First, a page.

Small World: What ails conservatives?


Henry Precht

Henry Precht

By Henry Precht

BN Columnist

When we visited New York a few weeks ago, we saw an exhibition of German paintings and drawings from the period between World Wars I and II. Depicted were fat, evil-looking plutocrats, floozy women and the pitiful poor begging. That was the time of the Weimar Republic, a flaccid attempt at creating a democratic society that failed and gave way to Hitler’s Nazi regime.

It was also the time when the German economy was floundering. Inflation was so bad people carted marks around in wheelbarrows. Unemployment was as high as the Alps. And the gap between rich and poor was evident to all. What had disappeared from sight were the Teutonic virtues of hard work and fact-based, practical thinking.

Most people who have studied the period think that the rotten economy gave the impetus to the rotten regime that replaced Weimar. Germany moved from common sense moderation to violent, ideology-based extremism. The foreign enemy consumed national energies. Needing an internal enemy, the Nazis targeted the Jews. We can readily find other examples where a broken-down economy gave rise to a harsh, punishing and irrational bunch of manipulators. Think fascist Italy about the same time period or communist Russia a few years earlier. Similar parallels arose all over the globe.

Which brings us to our homeland. Without labeling the extreme voices we hear now in America as fascist or communist, we can say that they spring in large measure from an uncertain and unequally functioning economy.

“What?” you question me. “Our economy has rarely been doing better. Five-percent unemployment. The stock market moving merrily upward. People buying houses and cars again. We’ve come through a bad patch very nicely.”

Right enough, I reply. But that “bad patch” is still the problem. Its past damages and threatened damages left deep scars on the national psyche. The wounds still fester even among those who have recovered their jobs, homes and moved on. They’ve been wounded and they lack confidence in the good will and competence of our masters. They’ve been instructed for decades that government can’t really help. In truth, Washington is the problem, they are told.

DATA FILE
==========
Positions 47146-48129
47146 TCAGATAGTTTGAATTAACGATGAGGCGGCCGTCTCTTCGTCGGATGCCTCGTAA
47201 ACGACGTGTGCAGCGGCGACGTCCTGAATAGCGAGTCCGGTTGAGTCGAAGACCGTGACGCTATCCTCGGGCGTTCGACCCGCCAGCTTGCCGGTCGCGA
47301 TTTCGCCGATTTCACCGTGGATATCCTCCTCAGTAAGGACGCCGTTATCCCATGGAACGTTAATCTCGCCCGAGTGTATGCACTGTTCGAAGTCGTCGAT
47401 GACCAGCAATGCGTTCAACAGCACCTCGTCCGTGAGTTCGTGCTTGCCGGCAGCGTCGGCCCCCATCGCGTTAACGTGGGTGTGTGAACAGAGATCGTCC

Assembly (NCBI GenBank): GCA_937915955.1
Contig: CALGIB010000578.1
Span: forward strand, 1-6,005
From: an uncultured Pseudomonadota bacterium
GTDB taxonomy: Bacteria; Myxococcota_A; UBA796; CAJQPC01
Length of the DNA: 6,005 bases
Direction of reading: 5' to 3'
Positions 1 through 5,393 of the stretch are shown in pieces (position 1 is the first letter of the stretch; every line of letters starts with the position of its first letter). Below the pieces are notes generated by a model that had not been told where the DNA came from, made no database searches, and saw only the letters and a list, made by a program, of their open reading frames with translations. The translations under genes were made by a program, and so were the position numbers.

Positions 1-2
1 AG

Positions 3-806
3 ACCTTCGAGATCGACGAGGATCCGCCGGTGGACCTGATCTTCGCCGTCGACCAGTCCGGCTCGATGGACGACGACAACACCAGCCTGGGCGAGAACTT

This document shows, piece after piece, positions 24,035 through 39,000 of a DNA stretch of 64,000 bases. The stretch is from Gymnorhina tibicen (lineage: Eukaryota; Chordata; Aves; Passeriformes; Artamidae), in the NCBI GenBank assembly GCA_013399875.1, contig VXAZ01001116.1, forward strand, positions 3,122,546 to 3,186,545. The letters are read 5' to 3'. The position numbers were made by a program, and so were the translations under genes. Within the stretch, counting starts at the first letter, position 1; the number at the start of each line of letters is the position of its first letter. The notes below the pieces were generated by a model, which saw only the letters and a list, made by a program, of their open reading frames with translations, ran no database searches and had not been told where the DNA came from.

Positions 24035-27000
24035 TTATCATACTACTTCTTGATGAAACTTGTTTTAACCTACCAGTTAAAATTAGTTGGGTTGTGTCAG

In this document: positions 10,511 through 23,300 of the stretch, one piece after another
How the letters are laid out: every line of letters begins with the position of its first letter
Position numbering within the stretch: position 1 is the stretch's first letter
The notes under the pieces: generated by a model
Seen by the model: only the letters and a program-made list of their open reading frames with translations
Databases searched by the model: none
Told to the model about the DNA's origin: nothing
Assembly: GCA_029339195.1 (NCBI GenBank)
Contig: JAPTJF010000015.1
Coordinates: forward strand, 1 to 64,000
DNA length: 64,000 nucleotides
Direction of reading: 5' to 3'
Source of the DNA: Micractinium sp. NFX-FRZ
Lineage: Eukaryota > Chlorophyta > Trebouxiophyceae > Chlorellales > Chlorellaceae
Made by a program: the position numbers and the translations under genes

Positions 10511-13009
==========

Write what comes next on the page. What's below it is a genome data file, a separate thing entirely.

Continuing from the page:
Not everybody is so afflicted with doubt, let’s be clear. Those with capital, good educations and potent connections are doing quite all right, thank you. It’s the rest who are vulnerable — in good part because of shaky backgrounds that deny them flexibility. It is they who are most affected by the unsteady economy. We live today, the Financial Times tells us in a “splintered society” in which the middle class has been reduced in size and the rich have increased in wealth.

We saw it first with the strong sentiment against Obamacare: Why should we fix a medical system that works for us in order to benefit those below us on the social ladder, the critics asked? Moving on, these unhappy and insecure folks turned to immigration — the big job stealer and culture changer, they were told. What to do with 11 million illegals in our country? Round them up and send them home. Not a thought about how disruptive and unfair it would be to men, women and children who have made their lives here. Nor how long or how much it would cost to “purify” our population of these intruders.

The same themes are heard in discussions of foreign affairs. In the old days we were strong, now we’re weak. Leadership — or the absence of same — is the problem. No one wants to continue to commit lives to the quagmires that beckon, however — especially not their own lives. All want the world out there to bend to our will — and gracefully. Few recognize that we are confronting something new in modern world politics: the fusion of religion and nationalism. Even fewer understand how extremely difficult it is to uproot these movements.

Finding fault with weak leadership in Washington, the insecure blame it for the rise in terrorism. Spurred on by a sensation-seeking press and demagogic politicians, so-called conservatives look for radical solutions that will bring back the past. Hardly a thought for the new and difficult realities the United States confronts abroad.

From those simple analyses it’s an easy leap to Donald Trump’s call for a ban on Moslems entering the country. Well, maybe fascism is the word to use.

Henry Precht is a retired Foreign Service Officer.

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